As temperatures soar past 30°C, people living with diabetes and healthcare experts have been reminding people living with diabetes of the risks associated with the hot weather.
Diabetes is a condition that affects approximately five million UK residents and disrupts the body’s ability to regulate blood sugar or glucose levels.
Uncontrolled, high blood sugar levels can lead to severe immediate and long-term complications. Experts from charity Diabetes UK and people living with the condition have been sharing tips on staying safe in the heat.
While the sun is a great way of getting vitamin D, hot weather can increase the risk of hypoglycemia for those on blood glucose-lowering medication such as insulin. Hypoglycaemia refers to the state when blood sugar levels dip dangerously low.
Heat complicates hypo symptoms like fatigue, perspiration, and dizziness, making them difficult to recognise.
For people with diabetes intending to soak up the sun, it’s advised to frequently monitor blood glucose levels and adjust insulin doses as needed.
Those who are going to be active during the hot weather should be extra vigilant and check their levels beforehand, eating something sugary if their glucose levels are low.
Hot weather checklist
- Drink plenty of water
- Test your blood glucose levels often
- Keep insulin, medicine and equipment out of direct sunlight and heat
- Stay inside when the temeperature is at its hottest
- Wear loose, light clothing
- Have a bag ready for emergencies (e.g., hypo treatments, spare meter)
Extreme temperatures can also harm equipment such as glucose monitors and test strips. These devices should be kept out of direct sunlight and maintained at room temperature.
Avoid putting your glucose monitor and test strips in direct sunlight and try to keep them at average room temperature.
Keeping insulin cool
If you travel to many hot countries, you might already be used to keeping your insulin cool, carrying it with you in a cool bag or carry case. However, with the current temperatures, it’s worth storing your insulin in the fridge, if you don’t already, as this will prevent heat damage.
Heat-damaged insulin, which typically appears cloudy with a grainy liquid adhering to the side of its glass container, could be responsible for elevated blood sugar levels.
Insulin exposed to direct sunlight, which often adopts a brownish colour, should be avoided.
Importantly, compensating for fluid losses due to sweating is crucial – to stay hydrated and boost fluid consumption.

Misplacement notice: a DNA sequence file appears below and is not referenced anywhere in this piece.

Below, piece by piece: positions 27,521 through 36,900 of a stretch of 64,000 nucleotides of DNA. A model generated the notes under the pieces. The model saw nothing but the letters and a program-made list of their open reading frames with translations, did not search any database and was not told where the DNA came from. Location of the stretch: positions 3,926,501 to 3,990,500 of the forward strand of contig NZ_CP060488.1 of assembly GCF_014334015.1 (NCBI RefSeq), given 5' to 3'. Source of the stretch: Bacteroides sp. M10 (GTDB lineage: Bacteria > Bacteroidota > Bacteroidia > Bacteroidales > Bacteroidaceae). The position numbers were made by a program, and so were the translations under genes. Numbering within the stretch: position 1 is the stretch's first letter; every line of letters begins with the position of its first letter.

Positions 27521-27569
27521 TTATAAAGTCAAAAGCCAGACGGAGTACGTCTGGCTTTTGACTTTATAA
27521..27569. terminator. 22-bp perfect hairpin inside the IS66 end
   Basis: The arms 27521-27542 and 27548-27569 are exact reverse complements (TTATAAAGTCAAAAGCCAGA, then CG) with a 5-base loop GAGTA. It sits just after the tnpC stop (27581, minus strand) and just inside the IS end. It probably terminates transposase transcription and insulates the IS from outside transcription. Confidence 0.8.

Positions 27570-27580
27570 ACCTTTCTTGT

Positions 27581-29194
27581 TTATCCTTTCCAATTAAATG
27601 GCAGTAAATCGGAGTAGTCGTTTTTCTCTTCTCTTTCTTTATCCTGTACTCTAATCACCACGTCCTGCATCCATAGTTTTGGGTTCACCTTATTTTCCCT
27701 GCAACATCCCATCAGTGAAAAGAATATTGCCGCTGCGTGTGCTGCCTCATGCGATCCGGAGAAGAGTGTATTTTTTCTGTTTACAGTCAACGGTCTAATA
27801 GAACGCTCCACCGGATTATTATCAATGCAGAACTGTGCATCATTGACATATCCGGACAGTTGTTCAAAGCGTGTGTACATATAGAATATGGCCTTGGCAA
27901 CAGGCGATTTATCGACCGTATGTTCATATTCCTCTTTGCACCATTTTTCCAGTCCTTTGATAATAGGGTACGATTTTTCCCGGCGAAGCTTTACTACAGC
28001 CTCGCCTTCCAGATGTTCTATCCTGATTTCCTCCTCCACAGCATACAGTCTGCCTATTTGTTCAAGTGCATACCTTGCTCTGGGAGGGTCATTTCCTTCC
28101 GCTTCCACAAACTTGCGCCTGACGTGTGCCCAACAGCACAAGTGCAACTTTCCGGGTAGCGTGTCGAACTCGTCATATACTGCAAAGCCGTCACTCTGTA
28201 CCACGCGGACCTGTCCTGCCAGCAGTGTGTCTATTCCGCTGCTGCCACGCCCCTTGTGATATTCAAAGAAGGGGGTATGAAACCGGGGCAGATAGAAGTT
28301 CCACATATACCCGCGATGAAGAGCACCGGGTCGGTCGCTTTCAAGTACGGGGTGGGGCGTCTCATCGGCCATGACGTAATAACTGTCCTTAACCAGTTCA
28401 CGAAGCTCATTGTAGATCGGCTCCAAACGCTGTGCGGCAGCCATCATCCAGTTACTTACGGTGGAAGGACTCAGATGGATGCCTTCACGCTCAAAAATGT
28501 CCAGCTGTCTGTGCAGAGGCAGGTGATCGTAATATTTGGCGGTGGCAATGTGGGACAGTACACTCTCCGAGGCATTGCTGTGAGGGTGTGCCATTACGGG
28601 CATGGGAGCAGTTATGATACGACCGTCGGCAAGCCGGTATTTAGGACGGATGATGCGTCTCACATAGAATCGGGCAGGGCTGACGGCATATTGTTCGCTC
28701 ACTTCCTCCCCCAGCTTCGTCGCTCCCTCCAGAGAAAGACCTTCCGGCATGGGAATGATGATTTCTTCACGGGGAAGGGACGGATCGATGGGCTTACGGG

How can I tell the difference between heat exhaustion and heatstroke?
Heat exhaustion occurs when your body becomes overly heated and finds difficulty in maintaining or adjusting its temperature.
This condition can impact anyone, including individuals who are physically fit and healthy, particularly if they are engaged in intense physical activities in hot conditions or have spent the day consuming alcohol under the sun. The onset can be sudden, occurring within minutes, or it can manifest gradually over several hours. Being overweight or obese may also make it harder for the body to cool down.
Symptoms of heat exhaustion include:
- Excessive sweating
- Feeling unwell
- Body temperature of 38°C or above
- Loss of appetite
- Cramps in arms, legs and/or stomach
- Fast breathing
- Feeling very thirsty
The symptoms you experience are the body’s signals telling you to lower your body temperature.
If someone is suffering from heat exhaustion:
- Drink water or sports drinks to rehydrate
- Rest in a cool place – ideally with shade, fan or air conditioning
- Remove tight-fitting and/or clothing that is not required
- Expose as much skin as possible
- Cool your skin – ideally with cool water, spray, cold packs or wet sponge
- Fan your skin while wet to help your skin cool down
Heat exhaustion has the potential to escalate into heatstroke which is a medical emergency.
Signs of heatstroke to watch out for include:
- Persistently feeling unwell after resting in a cool place and hydrating
- Not sweating even when you are feeling too hot
- Body temperature of 40°C or above
- Loss of consciousness or lack of responsiveness
Heatstroke happens when the body can no longer regulate the heat, causing the core body temperature to elevate dangerously.
If someone is showing signs of heatstroke, call an ambulance.
What people in the Diabetes Community are saying about the heat:
- “Some [sensors] have fallen off but mostly on a hot, humid summers day following a run”
- Speak to other people with diabetes in the Diabetes Forum